I've been a bit busy with tests and essays that seem to never end. However I needed to write something on a particular news item.
The headline I have presented is the logical consequence of arguments presented by Michelle Malkin and Little Green Footballs. Malkin stated the following:
The keffiyeh, for the clueless, is the traditional scarf of Arab men that has come to symbolize murderous Palestinian jihad. Popularized by Yasser Arafat and a regular adornment of Muslim terrorists appearing in beheading and hostage-taking videos, the apparel has been mainstreamed by both ignorant (and not so ignorant) fashion designers, celebrities and left-wing icons.Malkin is making an argument from analogy in the following manner:
(p1) Object A has Properties P, Q, R and so on
(p2) Objects B also has properties P, Q, R, and so on
(p3) Objects B has property X
(c1) Therefore Object A probably also has Property X.
(p1) Persons in the west are wearing a headdress, which has a number of distinct properties like colour, distinct patterns, scarf-looking, wrapped around the head etc.
(p2) The Keffiyeh is an Arabic headdress that also contains those exact properties.
(p3) The Keffiyeh also has a property that symbolises murderous jihad and terrorism.
(c1) Therefore People in the west who wear Keffiyehs are also probably symbolising murderous jihad and terrorism.
The consequence of the argument is that anyone in the west who wears a Keffiyeh (or a shemagh as it is also known) is symbolising Jihad. Australian and British soldiers wear this shemagh as a practical tool (I'm sure American soldiers and others have as well). It keeps the dust out of your face when you are inserted by armoured vehicles or helicopter (combined with goggles and glasses too). It also acts as a form of camouflage when you have the right colour (see below). Not that I like shemaghs as a practical tool. From my personal experience I reckon they screw with your peripheral vision if you aren't wearing them tight and right. Which is bad if you had an opposition who make flanking tactical maneuvers, enfilade fire, and certain ambush set-ups.
Here are some pictures of diggers wearing green shemaghs, which Malkin would define as "ignorant Jihadist-Supporters" according to her argument (who also paradoxically support America at the same time):
Malkin could counter-argue that she was taking aim at a particular white coloured shemagh with the particular Palestinian pattern. However she also talks about red-scarves so she can't be talking about the property of colour. She has universalized the concept. I've seen white shemaghs worn by multiple soldiers while I was in the Army. So she can't back down and say the colour is different (when the white shemagh gets dirty it actually looks somewhat deceptively ok).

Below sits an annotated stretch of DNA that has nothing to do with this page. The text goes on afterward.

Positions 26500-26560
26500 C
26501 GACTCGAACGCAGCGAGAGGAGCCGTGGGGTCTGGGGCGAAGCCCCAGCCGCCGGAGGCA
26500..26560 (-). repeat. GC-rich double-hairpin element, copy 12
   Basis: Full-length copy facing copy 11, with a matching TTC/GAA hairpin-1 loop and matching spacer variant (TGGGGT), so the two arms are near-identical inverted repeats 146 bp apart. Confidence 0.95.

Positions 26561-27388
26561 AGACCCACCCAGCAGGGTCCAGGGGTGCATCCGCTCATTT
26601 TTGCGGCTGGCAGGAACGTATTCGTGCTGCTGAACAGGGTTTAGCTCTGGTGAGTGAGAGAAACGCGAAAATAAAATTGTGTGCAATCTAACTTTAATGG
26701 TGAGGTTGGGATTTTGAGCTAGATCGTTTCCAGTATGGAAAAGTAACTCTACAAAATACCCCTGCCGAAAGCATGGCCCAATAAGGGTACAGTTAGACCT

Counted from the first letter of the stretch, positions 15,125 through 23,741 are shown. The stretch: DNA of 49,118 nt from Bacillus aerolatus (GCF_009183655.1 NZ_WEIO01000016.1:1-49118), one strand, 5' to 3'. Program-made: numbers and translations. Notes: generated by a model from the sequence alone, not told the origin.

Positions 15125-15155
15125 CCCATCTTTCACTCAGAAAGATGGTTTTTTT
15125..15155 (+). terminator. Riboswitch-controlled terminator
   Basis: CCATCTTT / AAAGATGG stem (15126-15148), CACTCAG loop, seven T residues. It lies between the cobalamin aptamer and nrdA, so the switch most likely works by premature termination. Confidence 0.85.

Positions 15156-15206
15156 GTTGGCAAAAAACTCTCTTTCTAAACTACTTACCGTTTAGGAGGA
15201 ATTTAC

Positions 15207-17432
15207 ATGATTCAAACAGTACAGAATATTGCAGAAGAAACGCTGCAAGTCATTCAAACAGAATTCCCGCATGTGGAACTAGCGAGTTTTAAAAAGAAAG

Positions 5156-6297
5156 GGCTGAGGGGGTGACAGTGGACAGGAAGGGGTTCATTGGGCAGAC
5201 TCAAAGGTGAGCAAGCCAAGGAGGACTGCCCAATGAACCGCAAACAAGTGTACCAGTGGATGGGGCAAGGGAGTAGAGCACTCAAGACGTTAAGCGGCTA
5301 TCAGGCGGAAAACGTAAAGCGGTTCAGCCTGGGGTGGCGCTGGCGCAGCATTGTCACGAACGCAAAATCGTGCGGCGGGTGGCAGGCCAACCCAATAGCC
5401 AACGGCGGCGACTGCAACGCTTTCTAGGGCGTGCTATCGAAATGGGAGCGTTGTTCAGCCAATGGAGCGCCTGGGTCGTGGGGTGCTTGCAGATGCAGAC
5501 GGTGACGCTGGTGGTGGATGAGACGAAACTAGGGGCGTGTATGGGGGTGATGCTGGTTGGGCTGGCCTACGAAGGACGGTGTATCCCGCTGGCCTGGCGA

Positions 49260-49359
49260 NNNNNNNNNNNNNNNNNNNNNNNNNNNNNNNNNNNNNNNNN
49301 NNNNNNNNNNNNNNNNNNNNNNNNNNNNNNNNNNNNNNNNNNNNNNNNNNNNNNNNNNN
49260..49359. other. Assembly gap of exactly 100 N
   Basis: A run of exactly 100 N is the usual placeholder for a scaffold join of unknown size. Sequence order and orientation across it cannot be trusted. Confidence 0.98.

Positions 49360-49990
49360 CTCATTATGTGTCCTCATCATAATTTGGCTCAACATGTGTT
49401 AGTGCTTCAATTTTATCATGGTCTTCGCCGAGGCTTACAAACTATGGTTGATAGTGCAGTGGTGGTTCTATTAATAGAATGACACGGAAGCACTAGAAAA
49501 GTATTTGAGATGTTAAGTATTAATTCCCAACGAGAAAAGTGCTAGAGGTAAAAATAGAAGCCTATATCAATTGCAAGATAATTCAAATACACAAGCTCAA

Malkin could also argue she was talking about leftists, fashionistas, students, or others, who are wearing the scarf. However, the property still stands. She has made the argument from the scarf, and its properties, to the person wearing it. Not the other way around. Malkin is implying that wearing a Keffiyeh is a sufficient and necessary condition for symbolising Jihadism and terrorism. It isn't a sufficient condition as a person can wear a Keffiyeh and still be against Jihadism and terrorism. It isn't a necessary condition as Jihadism and terrorism can be "symbolised" in a variety of ways without a Keffiyeh (whatever the ambiguous, and subjective, language of "symbolism" means). Therefore, wearing a keffiyeh is neither a sufficient, nor a necessary, condition for symbolising Jihadism.
Finishing up, Malkin's argument adds more smoke to an already deceptive playing field in which the real crafty types would make sure not to bring attention to themselves. I'm sure Intelligence agencies don't sit around and use shemaghs as a conditional indicator of terrorist behaviour. Malkin may raise a counter-argument stating the issue is symbolism and culture war. However, western societies have a habit of amalgamating other cultures into its own. If it is a culture war then blending with cultures should be seen as a Sun Tzu-like strength. Contesting the strength of cultural blending comes off as dogmatic as some middle eastern cultures who'd never amalgamate the bikini into their culture.